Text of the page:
The future of the Ford Taurus is uncertain. The once revolutionary sedan in the 80's, was brought back by Ford CEO Alan Mulally for the 2008 model year to replace the Five Hundred full-size sedan has seen its sales slump.
Automotive News reports that full-size sedans like the Taurus have seen their sales tank. Through July, full-size sedan sales are down 28 percent. But the Taurus is one of the worst off. The blue oval has sold 29,867 Taurus sedans through July. That puts it on track to 2009, which was the worst year for Taurus sales with 45,617 models sold.
Not helping matters is the Ford Fusion, which not only offers more passenger space than the Taurus, it also looks better. In July, Ford moved 25,105 Fusions.
There was hope for the Taurus when Ford introduced a redesigned model for the Chinese market earlier this year. Despite Ford saying the model was going to be built and sold only in China, there was some hope that something like that could happen for the North American version. But Ford has been quiet on what the future holds for the Taurus.
"Taurus continues to play an important role in our North America vehicle lineup," Ford spokesman Said Deep told Automotive News.
13 Little-Known Punctuation Marks We Should Be Using
Because sometimes periods, commas, colons, semi-colons, dashes, hyphens, apostrophes, question marks, exclamation points, quotation marks, brackets, parentheses, braces, and ellipses won't do.
You probably already know the interrobang, thanks to its excellent moniker and increasing popularity. Though the combination exclamation point and question mark can be replaced by using one of each (You did what!? or You don't read mental_floss?!), it's fun to see the single glyph getting a little more love lately.
2. Percontation Point or Rhetorical Question Mark
The backward question mark was proposed by Henry Denham in 1580 as an end to a rhetorical question, and was used until the early 1600s.
3. Irony Mark
It looks a lot like the percontation point, but the irony mark's location is a bit different, as it is smaller, elevated, and precedes a statement to indicate its intent before it is read. Alcanter de Brahm introduced the idea in the 19th century, and in 1966 French author Hervé Bazin proposed a similar glyph in his book, Plumons l’Oiseau, along with 5 other innovative marks.
4. Love Point
Among Bazin's proposed new punctuation was the love point, made of two question marks, one mirrored, that share a point. The intended use, of course, was to denote a statement of affection or love, as in "Happy anniversary [love point]" or "I have warm fuzzies [love point]" If it were easier to type, I think this one might really take off.
5. Acclamation Point
Bazin described this mark as "the stylistic representation of those two little flags that float above the tour bus when a president comes to town." Acclamation is a "demonstration of goodwill or welcome," so you could use it to say "I'm so happy to see you [acclamationpoint]" or "Viva Las Vegas [acclamationpoint]"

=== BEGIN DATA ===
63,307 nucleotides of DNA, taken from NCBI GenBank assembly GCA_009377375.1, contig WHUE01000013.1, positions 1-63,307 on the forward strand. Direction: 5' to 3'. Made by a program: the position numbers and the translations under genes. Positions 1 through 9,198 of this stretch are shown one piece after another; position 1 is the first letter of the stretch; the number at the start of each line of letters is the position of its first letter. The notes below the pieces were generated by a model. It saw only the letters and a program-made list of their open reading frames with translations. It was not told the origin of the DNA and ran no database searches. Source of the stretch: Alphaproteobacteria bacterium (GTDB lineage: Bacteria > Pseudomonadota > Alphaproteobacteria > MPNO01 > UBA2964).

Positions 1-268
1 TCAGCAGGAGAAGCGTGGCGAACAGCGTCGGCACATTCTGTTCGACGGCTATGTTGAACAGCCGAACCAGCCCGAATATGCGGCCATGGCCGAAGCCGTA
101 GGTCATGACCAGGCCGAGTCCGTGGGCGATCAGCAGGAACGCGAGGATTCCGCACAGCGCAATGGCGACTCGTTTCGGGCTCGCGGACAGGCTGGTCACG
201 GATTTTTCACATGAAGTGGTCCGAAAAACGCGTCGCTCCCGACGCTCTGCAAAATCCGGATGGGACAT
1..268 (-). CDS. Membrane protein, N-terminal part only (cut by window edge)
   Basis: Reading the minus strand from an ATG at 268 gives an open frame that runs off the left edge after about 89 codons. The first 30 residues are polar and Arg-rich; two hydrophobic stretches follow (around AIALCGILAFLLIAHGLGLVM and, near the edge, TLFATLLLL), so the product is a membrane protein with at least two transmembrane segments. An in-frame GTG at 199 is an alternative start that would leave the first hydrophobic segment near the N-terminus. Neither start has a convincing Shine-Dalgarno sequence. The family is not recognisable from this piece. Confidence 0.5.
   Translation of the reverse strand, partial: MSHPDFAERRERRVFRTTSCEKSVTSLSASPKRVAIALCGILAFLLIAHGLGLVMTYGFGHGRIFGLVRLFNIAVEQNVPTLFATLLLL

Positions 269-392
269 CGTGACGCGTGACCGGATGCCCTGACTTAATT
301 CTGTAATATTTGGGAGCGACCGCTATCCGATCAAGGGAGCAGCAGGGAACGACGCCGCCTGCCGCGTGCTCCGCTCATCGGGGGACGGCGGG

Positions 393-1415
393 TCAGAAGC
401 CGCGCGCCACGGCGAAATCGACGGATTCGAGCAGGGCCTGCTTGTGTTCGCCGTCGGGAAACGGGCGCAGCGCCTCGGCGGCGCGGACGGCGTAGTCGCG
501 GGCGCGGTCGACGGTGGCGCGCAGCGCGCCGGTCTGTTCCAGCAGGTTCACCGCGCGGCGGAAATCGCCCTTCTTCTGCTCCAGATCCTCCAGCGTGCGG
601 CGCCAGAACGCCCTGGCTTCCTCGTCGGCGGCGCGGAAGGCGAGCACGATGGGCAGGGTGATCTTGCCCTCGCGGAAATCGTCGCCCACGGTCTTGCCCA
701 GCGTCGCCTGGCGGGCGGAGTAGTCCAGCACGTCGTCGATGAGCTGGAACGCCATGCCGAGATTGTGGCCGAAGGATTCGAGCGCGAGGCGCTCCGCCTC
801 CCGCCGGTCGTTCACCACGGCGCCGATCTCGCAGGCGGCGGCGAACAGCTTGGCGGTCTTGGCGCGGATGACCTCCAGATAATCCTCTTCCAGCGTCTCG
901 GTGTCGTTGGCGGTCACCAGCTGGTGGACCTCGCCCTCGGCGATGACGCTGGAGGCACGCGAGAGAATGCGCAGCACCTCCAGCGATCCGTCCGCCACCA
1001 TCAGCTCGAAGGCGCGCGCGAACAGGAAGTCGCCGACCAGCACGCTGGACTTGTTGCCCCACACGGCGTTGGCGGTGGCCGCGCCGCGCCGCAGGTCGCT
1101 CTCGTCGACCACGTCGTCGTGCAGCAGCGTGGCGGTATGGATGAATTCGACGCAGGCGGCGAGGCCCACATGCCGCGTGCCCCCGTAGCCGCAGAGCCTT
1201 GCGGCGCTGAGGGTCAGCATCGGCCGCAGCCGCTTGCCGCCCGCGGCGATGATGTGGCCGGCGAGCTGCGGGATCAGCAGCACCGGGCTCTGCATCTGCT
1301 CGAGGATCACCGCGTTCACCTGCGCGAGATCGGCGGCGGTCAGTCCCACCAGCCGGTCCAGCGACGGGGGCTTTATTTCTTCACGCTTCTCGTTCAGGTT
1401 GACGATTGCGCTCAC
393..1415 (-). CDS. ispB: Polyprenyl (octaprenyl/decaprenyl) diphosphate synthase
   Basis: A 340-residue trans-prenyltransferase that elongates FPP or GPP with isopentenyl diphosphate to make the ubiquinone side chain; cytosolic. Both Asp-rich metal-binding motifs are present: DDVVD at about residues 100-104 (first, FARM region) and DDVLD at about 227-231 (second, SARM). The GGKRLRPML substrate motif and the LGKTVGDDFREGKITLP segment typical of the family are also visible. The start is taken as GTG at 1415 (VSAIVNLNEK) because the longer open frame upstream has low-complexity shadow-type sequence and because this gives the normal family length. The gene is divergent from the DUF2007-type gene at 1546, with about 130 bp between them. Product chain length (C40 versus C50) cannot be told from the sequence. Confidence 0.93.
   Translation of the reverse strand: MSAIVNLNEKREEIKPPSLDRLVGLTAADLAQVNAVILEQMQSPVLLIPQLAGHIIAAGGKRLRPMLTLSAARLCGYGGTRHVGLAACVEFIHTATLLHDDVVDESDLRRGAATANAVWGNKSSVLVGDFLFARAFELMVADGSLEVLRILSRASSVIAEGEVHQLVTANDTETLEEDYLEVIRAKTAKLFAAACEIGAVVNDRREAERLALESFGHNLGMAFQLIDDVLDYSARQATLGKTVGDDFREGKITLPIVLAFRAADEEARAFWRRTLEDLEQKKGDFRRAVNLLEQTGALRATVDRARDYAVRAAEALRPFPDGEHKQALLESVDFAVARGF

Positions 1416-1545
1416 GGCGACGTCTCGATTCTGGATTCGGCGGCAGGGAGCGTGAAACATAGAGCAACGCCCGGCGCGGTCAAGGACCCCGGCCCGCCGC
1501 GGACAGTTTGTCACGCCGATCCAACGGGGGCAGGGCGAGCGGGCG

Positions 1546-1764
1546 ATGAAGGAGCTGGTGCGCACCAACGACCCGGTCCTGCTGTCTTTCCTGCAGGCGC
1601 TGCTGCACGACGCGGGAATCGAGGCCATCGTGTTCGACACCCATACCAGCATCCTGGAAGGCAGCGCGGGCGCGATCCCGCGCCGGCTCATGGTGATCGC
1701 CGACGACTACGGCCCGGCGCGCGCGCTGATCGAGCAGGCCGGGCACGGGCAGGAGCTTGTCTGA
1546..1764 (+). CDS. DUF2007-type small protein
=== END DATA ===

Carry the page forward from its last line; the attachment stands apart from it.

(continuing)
6. Certitude Point
Need to say something with unwavering conviction? End your declaration with the certitude point, another of Bazin's designs.
7. Doubt Point
This is the opposite of the certitude point, and thus is used to end a sentence with a note of skepticism.
8. Authority Point
Bazin's authority point "shades your sentence" with a note of expertise, "like a parasol over a sultan." (Well, I was there and that's what happened.) Likewise, it's also used to indicate an order or advice that should be taken seriously, as it comes from a voice of authority.
The SarcMark (short for "sarcasm mark") was invented, copyrighted and trademarked by Paul Sak, and while it hasn't seen widespread use, Sak markets it as "The official, easy-to-use punctuation mark to emphasize a sarcastic phrase, sentence or message." Because half the fun of sarcasm is pointing it out [sarcMark].
10. Snark Mark
This, like the copyrighted SarcMark, is used to indicate that a sentence should be understood beyond the literal meaning. Unlike the SarcMark, this one is copyright free and easy to type: it's just a period followed by a tilde.
This cool-looking but little-used piece of punctuation used to be the divider between subchapters in books or to indicate minor breaks in a long text. It's almost obsolete, since books typically now use three asterisks in a row to break within chapters (***) or simply skip an extra line. It seems a shame to waste such a great little mark, though. Maybe we should bring this one back.
12 & 13. Exclamation Comma & Question Comma
Now you can be excited or inquisitive without having to end a sentence! A Canadian patent was filed for these in 1992, but it lapsed in 1995, so use them freely, but not too often.
Read the full text here: http://mentalfloss.com/article/12710/13-little-known-punctuation-marks-we-should-be-using#ixzz2KcZWRhyi
--brought to you by mental_floss!
In 1928, the federal government overhauled its system of printing bank notes. It shaved about an inch of length and just under a half-inch of width off the bills and issued the new, smaller bills in the $1 to $100 denominations with which we're familiar. However, the Treasury also issued larger denominations.
Fun facts about big, big bank notes
Can you guess who is on the front of the following bills also available at the bank:
$500 - ????????
$1000 - ???????
$5000 - ???????
$10000 - ??????
Give up who is on the front ????????? scroll down.
They featured William McKinley ($500), Grover Cleveland ($1,000), James Madison ($5,000) and Salmon P. Chase ($10,000).